As an educator he has been a visiting professor of music at Senzoku Gakuen College of Music, Nagoya University of Arts and the Kunitachi College of Music in addition to published work on improvisation and music. He has been nominated for the Japanese Academy Prize for Outstanding Achievement in Music.
Yōsuke Yamashita, jazz pianist, composer, essayist and writer has been praised by critics for his unique piano style and in 2003 he was conferred the Imperial Medal of Honor by the Japanese government for his contributions to the arts and academia. He continues to perform and record.
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Michel Jean Legrand was born February 24, 1932, in Bécon-les-Bruyères outside Paris, France into a musical family. His father Raymond, a conductor and composer best known for the film score “Irma La Douce”. A virtuoso jazz and classical pianist, Michel studied at the Paris Conservatory for nine years from age 11, graduating with top honors as both composer and pianist.
In the early 1950s, Legrand was one of the first Europeans to work with jazz innovators such as Dizzy Gillespie and Stan Getz. While visiting the U.S. in 1958, Legrand collaborated with among others Miles Davis, John Coltrane, Bill Evans, Phil Woods, Ben Webster, Hank Jones and Art Farmer in an album of inventive orchestrations of jazz standards titled “Legrand Jazz”.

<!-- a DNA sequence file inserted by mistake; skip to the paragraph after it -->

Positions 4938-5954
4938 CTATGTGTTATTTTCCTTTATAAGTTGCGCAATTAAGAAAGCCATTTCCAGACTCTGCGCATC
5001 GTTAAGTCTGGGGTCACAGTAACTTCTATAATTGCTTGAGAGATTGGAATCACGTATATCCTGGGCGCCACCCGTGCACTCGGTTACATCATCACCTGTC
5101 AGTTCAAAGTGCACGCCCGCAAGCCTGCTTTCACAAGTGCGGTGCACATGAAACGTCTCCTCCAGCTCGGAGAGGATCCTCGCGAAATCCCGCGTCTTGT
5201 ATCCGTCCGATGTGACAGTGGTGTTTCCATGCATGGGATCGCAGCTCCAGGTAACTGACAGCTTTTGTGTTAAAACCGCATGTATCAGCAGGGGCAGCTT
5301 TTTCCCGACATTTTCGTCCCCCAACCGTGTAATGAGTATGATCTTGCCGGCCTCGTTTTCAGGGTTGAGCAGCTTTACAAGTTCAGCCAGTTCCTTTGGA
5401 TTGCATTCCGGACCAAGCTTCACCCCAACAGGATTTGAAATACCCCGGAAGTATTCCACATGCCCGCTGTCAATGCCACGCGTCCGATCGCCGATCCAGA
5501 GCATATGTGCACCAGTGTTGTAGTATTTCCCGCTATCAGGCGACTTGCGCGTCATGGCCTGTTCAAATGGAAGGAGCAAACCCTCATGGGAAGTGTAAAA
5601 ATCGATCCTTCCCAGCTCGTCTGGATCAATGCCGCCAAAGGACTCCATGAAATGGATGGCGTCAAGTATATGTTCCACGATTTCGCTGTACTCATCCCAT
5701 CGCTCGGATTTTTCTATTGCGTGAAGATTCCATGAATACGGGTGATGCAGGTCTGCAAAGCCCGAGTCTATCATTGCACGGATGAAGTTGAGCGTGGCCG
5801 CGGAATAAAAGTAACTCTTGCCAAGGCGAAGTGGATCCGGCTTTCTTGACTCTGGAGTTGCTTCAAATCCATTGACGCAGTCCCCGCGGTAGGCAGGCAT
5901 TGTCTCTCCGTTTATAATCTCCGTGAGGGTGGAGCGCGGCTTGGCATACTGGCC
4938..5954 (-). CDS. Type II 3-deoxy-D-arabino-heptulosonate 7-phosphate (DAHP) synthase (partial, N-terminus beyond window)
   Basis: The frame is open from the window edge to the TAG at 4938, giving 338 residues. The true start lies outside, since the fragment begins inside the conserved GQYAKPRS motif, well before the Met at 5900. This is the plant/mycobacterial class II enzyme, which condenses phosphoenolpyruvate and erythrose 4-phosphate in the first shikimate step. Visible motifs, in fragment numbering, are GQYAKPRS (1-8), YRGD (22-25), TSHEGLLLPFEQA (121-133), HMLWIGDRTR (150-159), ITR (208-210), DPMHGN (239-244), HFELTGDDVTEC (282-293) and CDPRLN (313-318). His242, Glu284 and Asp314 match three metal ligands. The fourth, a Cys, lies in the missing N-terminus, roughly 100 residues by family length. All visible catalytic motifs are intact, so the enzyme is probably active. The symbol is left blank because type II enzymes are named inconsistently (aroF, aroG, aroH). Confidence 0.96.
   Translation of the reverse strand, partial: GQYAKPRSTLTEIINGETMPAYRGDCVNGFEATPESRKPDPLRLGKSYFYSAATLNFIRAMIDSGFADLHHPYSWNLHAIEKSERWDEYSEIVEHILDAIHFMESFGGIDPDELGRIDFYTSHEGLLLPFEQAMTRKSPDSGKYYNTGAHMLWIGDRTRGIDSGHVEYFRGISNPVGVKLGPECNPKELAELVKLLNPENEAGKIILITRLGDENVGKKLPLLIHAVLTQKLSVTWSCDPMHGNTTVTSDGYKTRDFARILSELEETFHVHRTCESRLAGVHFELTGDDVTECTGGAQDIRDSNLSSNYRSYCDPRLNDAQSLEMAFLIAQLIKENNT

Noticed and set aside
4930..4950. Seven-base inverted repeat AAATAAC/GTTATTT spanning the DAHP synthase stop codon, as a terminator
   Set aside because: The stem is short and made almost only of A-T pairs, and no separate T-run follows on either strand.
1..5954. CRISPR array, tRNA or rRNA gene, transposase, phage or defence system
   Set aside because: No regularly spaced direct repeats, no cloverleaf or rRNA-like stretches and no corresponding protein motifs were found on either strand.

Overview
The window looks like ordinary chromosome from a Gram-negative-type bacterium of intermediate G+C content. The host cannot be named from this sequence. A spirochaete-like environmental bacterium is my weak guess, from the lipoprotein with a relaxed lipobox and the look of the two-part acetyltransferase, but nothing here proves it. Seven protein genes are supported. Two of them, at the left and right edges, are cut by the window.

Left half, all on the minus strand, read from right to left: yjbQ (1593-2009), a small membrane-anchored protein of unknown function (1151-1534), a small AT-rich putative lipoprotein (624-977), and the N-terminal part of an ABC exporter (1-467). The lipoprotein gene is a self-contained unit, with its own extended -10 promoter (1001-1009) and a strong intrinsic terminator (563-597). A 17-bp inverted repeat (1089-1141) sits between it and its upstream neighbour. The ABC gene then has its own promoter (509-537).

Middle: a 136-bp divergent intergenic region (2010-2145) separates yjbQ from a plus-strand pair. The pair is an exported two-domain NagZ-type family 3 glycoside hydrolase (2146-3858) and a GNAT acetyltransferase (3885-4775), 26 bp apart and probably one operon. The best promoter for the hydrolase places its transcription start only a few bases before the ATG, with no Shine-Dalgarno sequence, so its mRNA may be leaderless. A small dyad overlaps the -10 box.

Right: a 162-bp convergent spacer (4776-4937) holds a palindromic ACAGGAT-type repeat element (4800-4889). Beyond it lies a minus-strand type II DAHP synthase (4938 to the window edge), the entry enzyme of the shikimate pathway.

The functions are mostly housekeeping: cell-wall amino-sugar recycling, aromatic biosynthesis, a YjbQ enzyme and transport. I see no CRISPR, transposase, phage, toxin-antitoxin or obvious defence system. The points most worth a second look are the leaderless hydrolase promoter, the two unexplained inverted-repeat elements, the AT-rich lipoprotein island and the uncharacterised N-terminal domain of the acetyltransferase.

The following year he recorded an album of Paris-themed songs arranged for jazz piano trio, titled Paris Jazz Piano and nearly a decade later in 1968, he recorded At Shelly’s Manne-Hole a live trio session with bassist Ray Brown and drummer Shelly Manne, in which four of the compositions were improvised on the spot.
His piano style is reminiscent of Art Tatum, Erroll Garner, Oscar Peterson and Bill Evans from whom he has drawn influence. Throughout a prolific career Legrand has mixed jazz recordings with varied orchestral projects and film and television scores that number well above two hundred.